A League Of Their Own is part of a cadre of movies that made up the definitely-feminist, almost-lesbian boom of the early ’90s, alongside Thelma & Louise, Tank Girl, and Fried Green Tomatoes. A League Of Their Own is to a particular type of women what The Shawshank Redemption is to a particular type of man — if it’s on TV, we’re going to drop whatever in order to watch it to the end, and it’s almost always on TV.
Rather like Thelma & Louise, Tank Girl, and Fried Green Tomatoes, A League Of Their Own looks like a movie that was filmed in a separatist lesbian paradise, then four days before wide release, someone told the producers to try to make every female character plausibly straight. The compulsory heterosexuality is a sloppy afterthought — Rosie O’Donnell gets a boyfriend back home, Geena Davis pines after a distant husband, Madonna gets to dance with a few drunk soldiers, and everyone prayed that would be enough. No one bothered to do anything about Lori Petty’s character; it was too late to try.
There are certain phrases — “confirmed bachelor,” “keeps to herself,” “career woman,” “eccentric gentleman,” “as single as they come” — that connote queer plausible deniability; to a straight person they might just refer to someone a bit odd, but to the right listener it’s the same as screaming “GAY GAY GAY.”
Lori Petty’s Kit is all ears and elbows and mud-streaked determination and she’s GAY GAY GAY, and that’s marvelous. Remember how she gets announced on the field?
“Then there’s pretty Dottie Henson, who plays like Gehrig, and looks like Garbo. Uh-uh, fellas, keep your mitts to yourself; she’s married. And there’s her kid sister Kit, who’s as single as they come.”
Lest we forget, Josephine D’Angelo (the real-life ball player whose life inspired A League Of Their Own) was an out lesbian who was fired from the league for getting a “butchy” haircut. However you want to define Dottie, you have to admit her eyebrows are at the very least bicurious. Those eyebrows have gotten at least one Rockford Peach out of her blouse.
Obviously, any movie set in a nearly all-female environment (all the boys are off at war, WHERE THEY BELONG) or focusing on women who play sports is going to have, you know, a lesbian skeleton; whether or not the movie pings depends on how well the gun-shy producers can hang a few heterosexual scarves to cover up those gay, gay bones. And, you know, there are not so many movies focused on women’s non-romantic relationships (with their sisters, with their friends, with their employers, with themselves) out there that I want to take away one of the very few that do, so if you want to keep this, straight ladies, I’m not going to get mad.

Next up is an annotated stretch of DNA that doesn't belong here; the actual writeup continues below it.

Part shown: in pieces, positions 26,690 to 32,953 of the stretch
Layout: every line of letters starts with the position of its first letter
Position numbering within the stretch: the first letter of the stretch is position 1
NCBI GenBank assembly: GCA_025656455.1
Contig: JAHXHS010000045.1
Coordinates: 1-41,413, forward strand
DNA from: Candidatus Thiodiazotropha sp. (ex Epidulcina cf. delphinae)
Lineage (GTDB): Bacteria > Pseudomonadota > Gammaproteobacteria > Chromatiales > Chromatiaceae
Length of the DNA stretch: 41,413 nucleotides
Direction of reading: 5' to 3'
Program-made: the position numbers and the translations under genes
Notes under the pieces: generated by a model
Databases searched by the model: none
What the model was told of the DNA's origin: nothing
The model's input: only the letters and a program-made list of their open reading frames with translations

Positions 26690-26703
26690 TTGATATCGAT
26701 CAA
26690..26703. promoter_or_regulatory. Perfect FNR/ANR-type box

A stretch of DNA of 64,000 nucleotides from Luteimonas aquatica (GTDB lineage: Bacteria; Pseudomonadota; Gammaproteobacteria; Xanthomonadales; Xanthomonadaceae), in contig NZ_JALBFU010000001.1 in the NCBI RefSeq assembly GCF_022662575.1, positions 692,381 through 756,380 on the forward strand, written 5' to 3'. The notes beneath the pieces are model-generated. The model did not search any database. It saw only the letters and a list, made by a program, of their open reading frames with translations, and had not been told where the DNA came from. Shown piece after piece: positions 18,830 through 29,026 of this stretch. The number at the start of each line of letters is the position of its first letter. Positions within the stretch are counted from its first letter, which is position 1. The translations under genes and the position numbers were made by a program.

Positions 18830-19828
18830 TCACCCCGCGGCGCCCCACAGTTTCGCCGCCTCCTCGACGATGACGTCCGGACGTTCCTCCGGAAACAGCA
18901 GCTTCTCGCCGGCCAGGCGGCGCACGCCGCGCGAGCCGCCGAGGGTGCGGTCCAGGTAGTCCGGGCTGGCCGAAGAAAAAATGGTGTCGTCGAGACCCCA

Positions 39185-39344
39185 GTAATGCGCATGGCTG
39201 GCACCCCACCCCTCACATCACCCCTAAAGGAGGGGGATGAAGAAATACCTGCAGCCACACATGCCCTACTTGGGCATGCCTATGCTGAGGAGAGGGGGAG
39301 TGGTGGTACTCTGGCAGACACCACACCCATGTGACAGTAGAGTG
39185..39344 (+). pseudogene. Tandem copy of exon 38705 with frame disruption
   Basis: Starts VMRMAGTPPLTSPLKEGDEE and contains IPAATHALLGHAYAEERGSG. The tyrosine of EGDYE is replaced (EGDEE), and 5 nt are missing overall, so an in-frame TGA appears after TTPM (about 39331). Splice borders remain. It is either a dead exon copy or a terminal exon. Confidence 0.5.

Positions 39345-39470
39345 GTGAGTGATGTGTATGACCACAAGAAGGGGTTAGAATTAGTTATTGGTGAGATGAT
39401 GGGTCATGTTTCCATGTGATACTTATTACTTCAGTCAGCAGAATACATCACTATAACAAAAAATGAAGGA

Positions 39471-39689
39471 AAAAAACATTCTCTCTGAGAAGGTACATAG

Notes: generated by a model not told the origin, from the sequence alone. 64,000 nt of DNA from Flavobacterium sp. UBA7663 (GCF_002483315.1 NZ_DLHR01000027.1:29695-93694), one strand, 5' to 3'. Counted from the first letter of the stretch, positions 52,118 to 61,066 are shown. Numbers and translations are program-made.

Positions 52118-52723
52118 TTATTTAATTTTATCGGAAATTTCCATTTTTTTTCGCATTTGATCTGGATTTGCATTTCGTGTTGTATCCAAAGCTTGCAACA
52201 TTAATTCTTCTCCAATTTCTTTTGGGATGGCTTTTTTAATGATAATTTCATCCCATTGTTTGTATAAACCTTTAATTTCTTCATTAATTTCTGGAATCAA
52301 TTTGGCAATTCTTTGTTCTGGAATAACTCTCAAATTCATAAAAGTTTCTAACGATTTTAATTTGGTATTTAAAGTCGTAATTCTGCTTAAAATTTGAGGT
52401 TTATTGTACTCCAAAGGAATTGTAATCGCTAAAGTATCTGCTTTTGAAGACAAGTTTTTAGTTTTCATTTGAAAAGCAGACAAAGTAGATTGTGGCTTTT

But replace “baseball” with “lesbianism” in the following exchange, just as a fun thought experiment:
Jimmy Dugan: This is chickenshit, Dottie, if you want to go back to Oregon and make a hundred babies, great, I’m in no position to tell anyone how to live. But sneaking out like this, quitting, you’ll regret it for the rest of your life. Baseball is what gets inside you. It’s what lights you up, you can’t deny that.
Dottie Hinson: It just got too hard.
Jimmy Dugan: It’s supposed to be hard. If it wasn’t hard, everyone would do it. The hard…is what makes it great.
AND THERE’S MORE. I would like to posit a slightly different angle on the Madonna/O’Donnell (MADONNELL) relationship, one that will not require you to adjust your set in the slightest. It is a difference in degrees, not in kind. They are presented as a pair of boisterous, working-class best friends — Madonna is the TOUGH SLUT to Rosie’s BRASSY BROAD, and they brawl together like the Titans of old. They fight out of an superabundance of energy and joy; they fight as gods play.
Their relationship comes across less Lucy-and-Ethel from I Love Lucy and more like Ralph-and-Alice from The Honeymooners. It’s all slap-slap-kiss (with the kiss remaining firmly off-screen); half of their squabbles are about Madonna’s sexuality (“Every man here has seen your bosoms”) and Rosie’s frustration at her love of male attention.
You don’t fight like that with your sex-loving best friend, you fight like that with your charismatic girlfriend whose flirting and experience makes you jealous and lonely. NOT THAT I WOULD KNOW.
I was once thrown out of a bar in Pasadena after becoming convinced the employee attempting to clean up a spill in the vicinity of my lady-friend was in fact attempting to hit on her because he did not respect our relationship. He was not; he was trying to pick up glass. I spent a few hours on the curb waiting for her until she was ready to come home. The fault, in retrospect, was largely mine. I have been Rosie O’Donnell. Dating Madonna is like dating a meteor — it is a struggle to keep up and you are as dazzled by the light she gives off as everyone else. When she goes, you are quickly left behind.
Mallory is an Editor of The Toast.